Looking back at 2013: What a summer

William and Kate with baby George. Picture: Getty
William and Kate with baby George. Picture: Getty
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MAY

Andy Murray fans watch the 2013 Wimbleson men's tennis final in Festival Square. Picture: TS

Andy Murray fans watch the 2013 Wimbleson men's tennis final in Festival Square. Picture: TS

WE said farewell to Arctic Convoy hero Jock Dempster, who died this month aged 85, just days before he had been due to wear his medal in public for the first time.

The veteran from Dunbar was laid to rest in a coffin draped in the merchant navy flag.

Senior councillor Norman Work raised a few eyebrows with a suggestion that the £1.60 hike in night cab fares could be handled by “having one less drink”.

The trams were a long way from completion, but could there really be plans to take them to Dalkeith? Yes, it seems, as land has been set aside for a spur which would take them past the ERI and out to Midlothian. Don’t hold your breath, however.

Children enjoying the good weather. Picture: Phil Wilkinson

Children enjoying the good weather. Picture: Phil Wilkinson

Who could forget the story of Larry the lamb, who miraculously survived a high-speed motorway journey trapped on the grill of a Renault Clio? The inspired headline in that day’s Evening News: “Baa Baa Voom!”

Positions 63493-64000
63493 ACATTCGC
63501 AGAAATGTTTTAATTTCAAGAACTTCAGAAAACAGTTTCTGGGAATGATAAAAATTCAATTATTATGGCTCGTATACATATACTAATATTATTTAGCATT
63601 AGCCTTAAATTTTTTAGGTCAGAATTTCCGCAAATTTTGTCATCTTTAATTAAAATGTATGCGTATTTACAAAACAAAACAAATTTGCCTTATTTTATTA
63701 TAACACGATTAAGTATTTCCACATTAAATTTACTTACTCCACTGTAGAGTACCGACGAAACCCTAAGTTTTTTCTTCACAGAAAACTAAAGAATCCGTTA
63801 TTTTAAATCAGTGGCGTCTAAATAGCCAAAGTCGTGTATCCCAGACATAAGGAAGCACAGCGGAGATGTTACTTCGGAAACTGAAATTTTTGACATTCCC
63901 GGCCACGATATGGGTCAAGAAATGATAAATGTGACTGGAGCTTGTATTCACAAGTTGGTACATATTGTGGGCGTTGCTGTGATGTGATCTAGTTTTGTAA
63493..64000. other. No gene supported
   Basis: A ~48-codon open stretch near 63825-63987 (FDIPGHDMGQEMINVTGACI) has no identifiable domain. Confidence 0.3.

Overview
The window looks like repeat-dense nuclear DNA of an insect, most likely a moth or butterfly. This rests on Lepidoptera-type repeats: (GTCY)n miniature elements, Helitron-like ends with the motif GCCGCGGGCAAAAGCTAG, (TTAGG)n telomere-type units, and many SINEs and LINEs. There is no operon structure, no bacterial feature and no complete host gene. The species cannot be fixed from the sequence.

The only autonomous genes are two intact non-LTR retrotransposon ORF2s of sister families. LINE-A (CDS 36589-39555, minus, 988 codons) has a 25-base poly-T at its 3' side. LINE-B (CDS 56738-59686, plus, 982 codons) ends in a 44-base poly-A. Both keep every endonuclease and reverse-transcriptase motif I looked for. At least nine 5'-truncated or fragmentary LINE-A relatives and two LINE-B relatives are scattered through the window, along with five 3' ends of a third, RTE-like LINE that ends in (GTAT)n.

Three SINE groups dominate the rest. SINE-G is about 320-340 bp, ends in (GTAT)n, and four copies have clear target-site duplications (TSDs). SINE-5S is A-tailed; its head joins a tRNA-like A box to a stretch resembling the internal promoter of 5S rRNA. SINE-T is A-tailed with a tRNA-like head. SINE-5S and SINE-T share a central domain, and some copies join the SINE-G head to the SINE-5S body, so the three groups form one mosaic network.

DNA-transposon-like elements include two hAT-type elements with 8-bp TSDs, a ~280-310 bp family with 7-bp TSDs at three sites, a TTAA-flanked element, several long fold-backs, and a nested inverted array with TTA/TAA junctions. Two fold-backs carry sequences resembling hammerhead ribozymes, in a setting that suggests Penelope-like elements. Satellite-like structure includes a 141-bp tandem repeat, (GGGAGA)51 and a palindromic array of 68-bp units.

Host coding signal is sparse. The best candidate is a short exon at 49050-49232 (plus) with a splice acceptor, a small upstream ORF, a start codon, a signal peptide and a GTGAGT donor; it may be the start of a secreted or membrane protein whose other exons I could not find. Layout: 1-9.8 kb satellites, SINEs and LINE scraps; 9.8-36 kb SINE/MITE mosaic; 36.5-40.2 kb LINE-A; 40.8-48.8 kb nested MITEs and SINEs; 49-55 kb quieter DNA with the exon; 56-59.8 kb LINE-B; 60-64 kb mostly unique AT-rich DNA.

A dramatic siege in a chemist shop on the Royal Mile saw staff and customers locked inside and held at knifepoint for three hours in a tense stand-off. It was eventually brought to an end safely when police entered through a rear door and used a taser to detain the suspect.

The much-loved Engine Shed project, which helps train young people with learning disabilities, was revealed to be facing a devastating cut to its funding, putting the whole service at risk. A Save Our Shed campaign was quickly formed.

The sudden disappearance of Arthur Williams, a rough sleeper in Leith, who had become known as Rastatramp raised concern locally. It later emerged the popular figure was safe and well, but had been taken to the ERI for treatment.

Lawrie Reilly. Picture: Jane Barlow

Lawrie Reilly. Picture: Jane Barlow

Hibs faced Celtic in the Scottish Cup Final, but despite a brave display again collected the runners-up medals. There was one winner in Leith, however, as Jamey Bowers was named the new Miss Scotland.

A shooting in Willowbrae, which left one man dead and one injured brought the month to a dramatic conclusion.

JUNE

Margaret Paterson, dubbed Madam Moneybags, and her ex-lover Robert Munro, both 61, were found guilty of operating a brothel and a nationwide escort sex business from a flat in the West End. The Evening News reported the case, including the claims of the girls who worked there over several pages as the evidence could not be revealed until after conviction.

There was fury at a 26 per cent pay rise for Lothian Buses’ chief executive Ian Craig. It emerged he had been given a 40 per cent bonus of £80,000 on top of his £183,000 salary, taking his total package to £265,000. The drivers – who earn around £25,000 – had to settle for a rise of around two per cent.

As Hearts entered administration, fans once again rallied round by snapping up season tickets to keep the club alive.